Government squeezes budgets and plans raids on unspent cash in school accounts. But consultationto begin next month on improving funding system
schools' budgets are to become tighter under the new three-year funding arrangements announced this week - and it could lead to job cuts, say unions.
The Government confirmed this week that the per-pupil minimum funding guarantee, currently set at 3.7 per cent per year, could be set lower than anticipated cost rises from 2008 to 2011.
Schools will have to wait until the autumn before the new level of the guarantee is announced.
In a blunt statement, Jim Knight, schools minister, said that efficiency savings will have to be made and he has ratcheted up the mechanism for clawing back money unspent in school balances.
The Government estimates there is pound;1.6 billion languishing in school accounts. Local authorities will soon have to distribute 5 per cent of surplus balances.
AJmajorJconsultationJon developing a fairer and more transparent funding system will start next month and come into action around 2011. However, headteachers' unions have said this may be too long to wait for some schools.
But there was also some welcome news. Following the three-month consultation, ministers announced new "pupil by pupil" deprivation funding.
This will be allocated to tackle pockets of disadvantage in traditionally better-off areas. And grants will be available in exceptional circumstances, for example if there is a sudden surge in pupil numbers due to factors such as immigration.
There will also be a specific formula grant for funding for 14- to 16-year-olds taking diplomas.
As Chancellor, Gordon Brown made clear his aim to curb public sector spending and as Prime Minister he is unlikely to change his tune. However, he has repeatedly said he wants to raise the funding for state school pupils to that spent on private pupils in 2005-06, although no date has been set.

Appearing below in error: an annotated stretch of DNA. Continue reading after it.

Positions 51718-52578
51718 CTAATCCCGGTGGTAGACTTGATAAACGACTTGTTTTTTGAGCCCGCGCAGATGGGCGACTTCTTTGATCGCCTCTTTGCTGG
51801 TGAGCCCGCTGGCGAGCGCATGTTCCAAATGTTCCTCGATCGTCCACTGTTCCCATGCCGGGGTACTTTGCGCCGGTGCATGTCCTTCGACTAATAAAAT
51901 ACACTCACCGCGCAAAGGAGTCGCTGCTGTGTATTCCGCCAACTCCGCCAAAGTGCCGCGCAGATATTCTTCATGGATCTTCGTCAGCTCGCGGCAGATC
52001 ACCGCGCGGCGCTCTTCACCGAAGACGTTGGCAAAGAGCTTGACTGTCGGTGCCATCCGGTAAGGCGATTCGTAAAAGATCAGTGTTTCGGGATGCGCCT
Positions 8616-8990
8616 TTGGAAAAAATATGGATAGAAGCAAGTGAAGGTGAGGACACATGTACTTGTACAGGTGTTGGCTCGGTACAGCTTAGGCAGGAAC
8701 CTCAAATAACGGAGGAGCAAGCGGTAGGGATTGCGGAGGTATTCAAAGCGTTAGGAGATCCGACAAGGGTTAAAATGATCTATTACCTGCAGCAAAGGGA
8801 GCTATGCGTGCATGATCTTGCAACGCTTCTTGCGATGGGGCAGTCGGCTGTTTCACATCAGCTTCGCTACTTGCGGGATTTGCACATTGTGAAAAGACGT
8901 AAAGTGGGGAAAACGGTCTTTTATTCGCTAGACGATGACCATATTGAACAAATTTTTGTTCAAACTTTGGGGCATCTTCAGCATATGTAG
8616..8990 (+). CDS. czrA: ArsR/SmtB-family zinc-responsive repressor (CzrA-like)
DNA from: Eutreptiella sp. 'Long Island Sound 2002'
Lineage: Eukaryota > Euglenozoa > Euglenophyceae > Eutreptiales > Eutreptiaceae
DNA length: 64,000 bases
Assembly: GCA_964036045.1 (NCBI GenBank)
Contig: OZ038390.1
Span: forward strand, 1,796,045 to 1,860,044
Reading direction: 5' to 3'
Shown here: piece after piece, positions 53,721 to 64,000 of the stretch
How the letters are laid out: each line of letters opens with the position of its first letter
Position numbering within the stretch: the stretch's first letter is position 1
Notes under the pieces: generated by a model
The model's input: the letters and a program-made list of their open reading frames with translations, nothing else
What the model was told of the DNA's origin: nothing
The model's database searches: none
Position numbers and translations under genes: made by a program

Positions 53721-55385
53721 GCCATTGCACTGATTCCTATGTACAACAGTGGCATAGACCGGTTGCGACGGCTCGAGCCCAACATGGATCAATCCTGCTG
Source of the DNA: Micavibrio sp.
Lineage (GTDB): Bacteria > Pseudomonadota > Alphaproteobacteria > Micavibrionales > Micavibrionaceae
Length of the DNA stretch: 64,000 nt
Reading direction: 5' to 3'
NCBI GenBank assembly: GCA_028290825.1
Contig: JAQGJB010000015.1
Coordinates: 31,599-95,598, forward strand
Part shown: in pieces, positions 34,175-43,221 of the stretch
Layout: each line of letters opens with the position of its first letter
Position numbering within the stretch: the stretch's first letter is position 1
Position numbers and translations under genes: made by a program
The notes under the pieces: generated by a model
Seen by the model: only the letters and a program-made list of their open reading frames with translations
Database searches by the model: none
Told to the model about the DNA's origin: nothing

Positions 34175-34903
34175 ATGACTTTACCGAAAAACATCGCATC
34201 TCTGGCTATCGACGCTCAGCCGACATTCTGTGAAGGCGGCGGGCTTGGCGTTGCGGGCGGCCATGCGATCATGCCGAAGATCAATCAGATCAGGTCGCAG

Unions are already angry that the Government refused to follow a School Teachers' Review Body request to revisit the current two-year pay deal in the light of rising inflation.
Malcolm Trobe, president of the Association of School and College Leaders, said that if the minimum funding guarantee dropped below cost levels in already poorly funded authorities, managers might be forced to cut staff to make savings.
"We need to see a clear definition of what they mean by efficiency in a school," he said. "It's not the same as industry: we don't have a simple inputoutput measure."
The Department for Education and Skills says it has increased funding per pupil by pound;1,800 in the past decade, equivalent to a 66 per cent real terms increase.
A spokesman for the Depart-ment for Education and Skills said headteachers will not be "left on their own" in working out how to make savings, and would be offered guidance on how to save on bills.
The department said it will consult widely on determining what shape a new funding formula for distributing the dedicated schools grant would take.
Local authorities' funding allocations and the schools' minimum funding guarantee for 2008-11 will be announced in the autumn. Budget shares for individual schools will be announced in spring 2008.
Details at a glance
Increases to the per-pupil minimum funding guarantee will continue, but at lower levels.
A review of the current funding formula will be launched in July and a new fairer system is planned to start around 2011.
Schools will be expected to make improvements in efficiency.
Tax credit data will be used to pinpoint pockets of deprivation and allocate additional money.
Exceptional circumstances grants will be available to schools with a sudden surge in pupil numbers or pupils who don't speak English.
A reform of funding in early years provision, to create a fairer system for both private, voluntary and maintained sectors.